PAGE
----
Champagne corks were popping Sunday evening with the announcement of a new financial boost to the arts in Beaufort.
An endowment has been established to secure the future of a chamber music series that began in 1979 at the University of South Carolina Beaufort.
Chancellor Al Panu announced the new USCB Chamber Music Endowment and invited the 350 guests to join him and Artistic Director Edward Arron in the lobby of the USCB Center for the Arts for champagne and hors d’oeuvres.
As the announcement was made, the endowment stands at $71,536.
“Made possible by the consistent generosity of the Series’ Friends and a significant donation from Anita and John Mahoney, this endowment will ensure that the music of the world’s finest composers will continue to be played by some of the world’s finest musicians at the USCB Center for the Arts,” according to a news release from the university.
“It is a way to underwrite the future of chamber music at the university and in our community.”
Also announced is the establishment of the Legacy Society to raise money for the endowment. It will consist of all donors of at least $5,000 prior to the end of the current series on April 22, 2018.
An anonymous donor has agreed to match the first five donations of $5,000.
A plaque listing all Legacy Society members will be placed in the lobby prior to the opening of the 39th season next fall.
The USC Educational Foundation will provide expertise for investing and administering the endowment.
Sunday’s program included works by Johann Sebastian Bach (“Sonata in E-flat Major for Flute and Keyboard”), Philippe Gaubert (“Trois Aquarelles for Piano, Flue and Cello”) and Claude Debussy (“Syrinx for Solo Flute”), featuring Tara Helen O’Connor, flute; Phillip Bush, piano; and Edward Arron, cello.
The annual series was founded by USCB art professor Mary Whisonant, who was followed by adjunct professor of music Ralph Cooper.
In those early years, performances were held in area banks and churches, or the Marine Corps Air Station Beaufort auditorium.
It took off with the opening of the USCB performing arts center in 1983, then soared when it was directed for two decades by Charles Wadsworth.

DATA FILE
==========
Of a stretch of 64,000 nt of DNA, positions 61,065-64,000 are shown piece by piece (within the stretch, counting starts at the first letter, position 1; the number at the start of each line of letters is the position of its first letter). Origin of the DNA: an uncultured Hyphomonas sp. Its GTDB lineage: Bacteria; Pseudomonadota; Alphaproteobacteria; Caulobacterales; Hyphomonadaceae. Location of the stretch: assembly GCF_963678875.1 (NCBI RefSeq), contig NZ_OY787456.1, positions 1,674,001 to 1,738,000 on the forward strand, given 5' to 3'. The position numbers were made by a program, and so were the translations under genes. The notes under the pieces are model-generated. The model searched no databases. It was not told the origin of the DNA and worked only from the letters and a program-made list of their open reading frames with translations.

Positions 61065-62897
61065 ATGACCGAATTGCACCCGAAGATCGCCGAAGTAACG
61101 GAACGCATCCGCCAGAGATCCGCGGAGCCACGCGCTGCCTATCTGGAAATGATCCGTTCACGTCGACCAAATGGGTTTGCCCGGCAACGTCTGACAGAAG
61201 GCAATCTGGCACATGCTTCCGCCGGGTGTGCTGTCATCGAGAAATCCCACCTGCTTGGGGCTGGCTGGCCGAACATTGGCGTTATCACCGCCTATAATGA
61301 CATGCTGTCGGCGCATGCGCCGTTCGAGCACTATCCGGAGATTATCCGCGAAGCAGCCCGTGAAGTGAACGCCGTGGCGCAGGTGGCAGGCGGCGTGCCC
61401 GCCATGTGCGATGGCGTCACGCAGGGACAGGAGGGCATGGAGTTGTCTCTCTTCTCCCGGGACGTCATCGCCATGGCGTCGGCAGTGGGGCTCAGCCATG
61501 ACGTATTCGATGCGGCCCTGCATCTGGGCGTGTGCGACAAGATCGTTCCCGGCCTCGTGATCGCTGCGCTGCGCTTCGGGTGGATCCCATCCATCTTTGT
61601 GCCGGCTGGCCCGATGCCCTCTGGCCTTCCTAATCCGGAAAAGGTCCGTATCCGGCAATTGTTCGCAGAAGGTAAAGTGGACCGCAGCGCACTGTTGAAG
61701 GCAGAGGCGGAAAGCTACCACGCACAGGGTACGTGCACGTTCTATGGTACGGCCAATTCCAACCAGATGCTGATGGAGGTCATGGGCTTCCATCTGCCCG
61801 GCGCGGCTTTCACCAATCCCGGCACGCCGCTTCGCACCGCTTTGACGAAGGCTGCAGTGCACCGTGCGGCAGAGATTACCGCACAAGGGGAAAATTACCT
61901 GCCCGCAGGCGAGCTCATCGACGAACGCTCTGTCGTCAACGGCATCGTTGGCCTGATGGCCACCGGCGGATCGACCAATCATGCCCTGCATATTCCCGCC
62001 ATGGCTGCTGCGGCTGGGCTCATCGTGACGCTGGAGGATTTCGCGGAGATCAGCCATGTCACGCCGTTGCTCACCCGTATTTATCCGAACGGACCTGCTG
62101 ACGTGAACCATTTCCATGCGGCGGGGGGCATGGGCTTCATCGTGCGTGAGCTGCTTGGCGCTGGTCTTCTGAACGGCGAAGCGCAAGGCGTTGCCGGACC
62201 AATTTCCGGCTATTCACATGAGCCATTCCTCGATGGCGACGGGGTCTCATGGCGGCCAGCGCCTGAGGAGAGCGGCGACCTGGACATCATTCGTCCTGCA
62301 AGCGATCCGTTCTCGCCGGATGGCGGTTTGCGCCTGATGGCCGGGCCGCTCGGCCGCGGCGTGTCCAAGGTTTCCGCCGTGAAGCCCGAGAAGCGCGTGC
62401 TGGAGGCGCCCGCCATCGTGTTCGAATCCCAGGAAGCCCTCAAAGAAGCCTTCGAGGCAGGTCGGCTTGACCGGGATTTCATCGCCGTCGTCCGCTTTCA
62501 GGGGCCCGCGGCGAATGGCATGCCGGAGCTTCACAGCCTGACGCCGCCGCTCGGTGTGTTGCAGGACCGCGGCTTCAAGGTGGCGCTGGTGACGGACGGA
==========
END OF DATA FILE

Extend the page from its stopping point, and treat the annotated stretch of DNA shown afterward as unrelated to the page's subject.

“Many credit Charles for the chamber music revival in this country,” the late Harriet Keyserling wrote in her 1998 book, “Against the Tide.”
Keyserling got to know Wadsworth when, as a state representative and leader of legislative cultural affairs, she served on the board of Spoleto Festival USA in Charleston.
Wadsworth founded and directed the Chamber Music Society of Lincoln Center, as well as the chamber series in both Spoleto, Italy and Charleston.
Keyserling prevailed upon him to bring to Beaufort what she called “his skill in finding wonderful young musicians and selecting programs which not only please the audience but challenge them, and ... his folksy and charming introductions on-stage of the music and musicians.”
The series became a high point for the arts in Beaufort. That has continued following Wadsworth’s retirement as he neared age 80 in 2008, and under the leadership of Edward Arron.
“As one of those significant young artists himself and as the artistic director for the Metropolitan Museum’s Artists in Concert Series for the past eight seasons, (Arron) is uniquely qualified to ensure the continued standard of the (USCB) Festival Series,” says the university’s history of the series.
Concerts are at 5 p.m. on Sundays, with the current series continuing on Dec. 10 and then Jan. 28, March 4 and April 22 next year.
For information about the USCB Chamber Music Endowment or the Legacy Society, contact Staci Breton at 843-208-8246; or by mail at USCB Chamber Music, attn: Staci Breton, 801 Carteret St., Beaufort, SC 29902.